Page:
The air was both festive and serious at Sunday’s annual Latino Festival at Jackson Park.

“Our main message is that we are part of the community,” said Martha Verduzco of the Hood River Latino Network, which organized the event. It was attended by about 200 people, who enjoyed food, music, fresh air and access to information.

“We want to be part of the Columbia Gorge community. We want to participate and share our culture, but the people who are less educated, we want to inform them of the services that are offered in our community,” Verduzco said.

The event was co-sponsored by Oregon Human Development Corporation (OHDC), a statewide non-profit that promotes the economic advancement and self-sufficiency of farmworkers and under-served communities.

OHDC and the Latino Network declared it “Day of the Agriculture Worker” in addition to “Latino Fest” and celebrating los trabajadores, including a drawing for a barbecue.

“This an appreciation for their work. That’s the purpose, to appreciate the contributions of farm workers,” said Joseie Cortes, worker supervisor with OHDC.

“It’s a blend of great things for the community and we want to bring the whole community together,” Verduzco said.

Manny Garcia said, “I’m here to hear some good Mexican music, and also to support all these groups that are helping out all people, not just Hispanic people.”

Members of the Gorge-wide group Gorge ICE Resistance were on hand, discussing litigation against the contract between NORCOR in The Dalles, where immigrants from around the Northwest and from the border are detained, the only jail in Oregon still doing so.

Demonstrations by Gorge ICE Resistance have gone on for 730 consecutive days, and a public protest happens the third Sunday of each month at NORCOR protesting the presence of ICE in the community.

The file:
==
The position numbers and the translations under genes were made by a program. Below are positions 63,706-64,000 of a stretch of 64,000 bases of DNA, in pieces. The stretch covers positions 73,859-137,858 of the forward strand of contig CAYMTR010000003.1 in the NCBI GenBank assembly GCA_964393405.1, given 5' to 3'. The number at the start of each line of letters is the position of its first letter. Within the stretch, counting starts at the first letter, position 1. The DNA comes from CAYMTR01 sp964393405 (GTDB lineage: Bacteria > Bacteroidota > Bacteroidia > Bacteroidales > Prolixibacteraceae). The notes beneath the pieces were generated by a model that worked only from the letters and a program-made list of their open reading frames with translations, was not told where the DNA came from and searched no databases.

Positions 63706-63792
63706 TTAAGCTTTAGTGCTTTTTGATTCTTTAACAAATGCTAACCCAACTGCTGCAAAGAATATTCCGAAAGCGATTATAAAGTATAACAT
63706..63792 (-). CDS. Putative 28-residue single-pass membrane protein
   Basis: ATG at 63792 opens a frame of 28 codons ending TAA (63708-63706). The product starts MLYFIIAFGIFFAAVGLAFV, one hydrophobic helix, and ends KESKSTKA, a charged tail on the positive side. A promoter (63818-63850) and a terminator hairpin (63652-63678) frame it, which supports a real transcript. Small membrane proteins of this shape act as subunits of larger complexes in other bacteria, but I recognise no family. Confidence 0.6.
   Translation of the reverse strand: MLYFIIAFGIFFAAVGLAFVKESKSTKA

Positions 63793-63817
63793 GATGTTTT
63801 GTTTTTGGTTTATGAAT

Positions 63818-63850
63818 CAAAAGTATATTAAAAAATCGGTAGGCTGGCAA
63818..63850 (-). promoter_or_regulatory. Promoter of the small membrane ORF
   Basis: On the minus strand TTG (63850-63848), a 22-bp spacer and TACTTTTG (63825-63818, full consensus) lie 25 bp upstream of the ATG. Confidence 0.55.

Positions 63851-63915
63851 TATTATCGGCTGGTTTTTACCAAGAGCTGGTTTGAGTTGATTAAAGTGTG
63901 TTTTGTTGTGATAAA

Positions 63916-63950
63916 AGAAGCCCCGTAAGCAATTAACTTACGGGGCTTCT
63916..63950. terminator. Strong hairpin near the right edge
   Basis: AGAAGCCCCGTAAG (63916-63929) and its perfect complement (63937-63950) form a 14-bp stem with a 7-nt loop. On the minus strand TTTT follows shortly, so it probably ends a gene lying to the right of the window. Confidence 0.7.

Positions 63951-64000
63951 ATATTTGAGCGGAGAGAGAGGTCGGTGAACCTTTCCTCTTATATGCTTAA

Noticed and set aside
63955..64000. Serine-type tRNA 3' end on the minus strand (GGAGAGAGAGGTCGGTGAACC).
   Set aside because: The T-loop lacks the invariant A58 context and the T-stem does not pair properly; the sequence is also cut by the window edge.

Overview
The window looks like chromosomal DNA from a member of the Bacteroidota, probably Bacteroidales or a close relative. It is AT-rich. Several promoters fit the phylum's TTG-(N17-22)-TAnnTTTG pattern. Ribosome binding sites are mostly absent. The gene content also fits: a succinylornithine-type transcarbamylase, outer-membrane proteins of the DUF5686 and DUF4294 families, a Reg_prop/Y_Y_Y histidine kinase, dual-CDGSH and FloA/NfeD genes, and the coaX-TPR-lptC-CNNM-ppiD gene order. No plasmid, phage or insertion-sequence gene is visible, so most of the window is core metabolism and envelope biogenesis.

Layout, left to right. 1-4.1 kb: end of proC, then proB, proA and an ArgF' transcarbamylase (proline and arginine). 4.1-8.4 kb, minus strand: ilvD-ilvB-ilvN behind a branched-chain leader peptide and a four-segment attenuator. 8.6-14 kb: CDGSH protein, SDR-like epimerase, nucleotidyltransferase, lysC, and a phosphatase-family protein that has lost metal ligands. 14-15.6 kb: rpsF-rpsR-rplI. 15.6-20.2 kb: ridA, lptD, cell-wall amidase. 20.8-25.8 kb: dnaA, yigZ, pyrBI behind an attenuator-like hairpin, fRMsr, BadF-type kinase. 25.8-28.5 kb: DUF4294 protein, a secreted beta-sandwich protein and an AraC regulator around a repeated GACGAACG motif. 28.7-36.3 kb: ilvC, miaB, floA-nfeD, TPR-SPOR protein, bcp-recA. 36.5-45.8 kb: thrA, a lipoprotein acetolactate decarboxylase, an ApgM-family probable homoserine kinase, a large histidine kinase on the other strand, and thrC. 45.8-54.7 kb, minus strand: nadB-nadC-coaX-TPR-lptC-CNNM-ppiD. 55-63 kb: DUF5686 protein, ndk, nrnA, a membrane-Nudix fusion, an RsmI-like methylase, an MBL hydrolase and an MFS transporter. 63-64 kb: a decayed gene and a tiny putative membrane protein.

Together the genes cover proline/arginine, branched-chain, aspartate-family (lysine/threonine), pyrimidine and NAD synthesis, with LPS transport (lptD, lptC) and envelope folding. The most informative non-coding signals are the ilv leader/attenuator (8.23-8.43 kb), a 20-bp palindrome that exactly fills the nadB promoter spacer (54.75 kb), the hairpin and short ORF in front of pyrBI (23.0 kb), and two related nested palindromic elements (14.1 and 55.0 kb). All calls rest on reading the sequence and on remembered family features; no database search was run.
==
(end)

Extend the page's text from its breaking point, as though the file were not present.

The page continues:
(See Gorge ICE Resistance Facebook page for information on programs and demonstrations.)

Speakers included Kirsten Dennis of Columbia Gorge Women’s Action Network, a local group encouraging people to participate in democracy, primary via voter registration.

“Your vote is your voice,” Dennis said. “Bad politicians are elected by people who don’t vote. If you are eligible and not yet registered, please come see us.”

The festival was also a chance to learn about:

  •  The 2020 federal census. Dennis said CGWAN is also promoting participation in the census, and she stressed that “the census will not — will not — have a citizenship question.”
  • Matthew 25, a faith-based group with a Hood River chapter that provides outreach and assistance both informational  and financial to people embroiled in immigration and documentation difficulties. Matthew 25 is also working to educate members of all faith communities about immigration law and the impacts on local immigrant families.
  • The new Hood River County identification card program, administered by The Next Door Inc.
  • Columbia Area Transit, which provides fixed route and dial-a-ride services throughout Hood River County, including the upper valley, and the rest of the Gorge.

Recommended for you

(0) comments

Welcome to the discussion.

Keep it Clean. Please avoid obscene, vulgar, lewd, racist or sexually-oriented language.
Don't Threaten. Threats of harming another person will not be tolerated.
Be Truthful. Don't knowingly lie about anyone or anything.
Be Nice. No racism, sexism or any sort of -ism that is degrading to another person.
Be Proactive. Use the 'Report' link on each comment to let us know of abusive posts.
Share with Us. We'd love to hear eyewitness accounts, the history behind an article.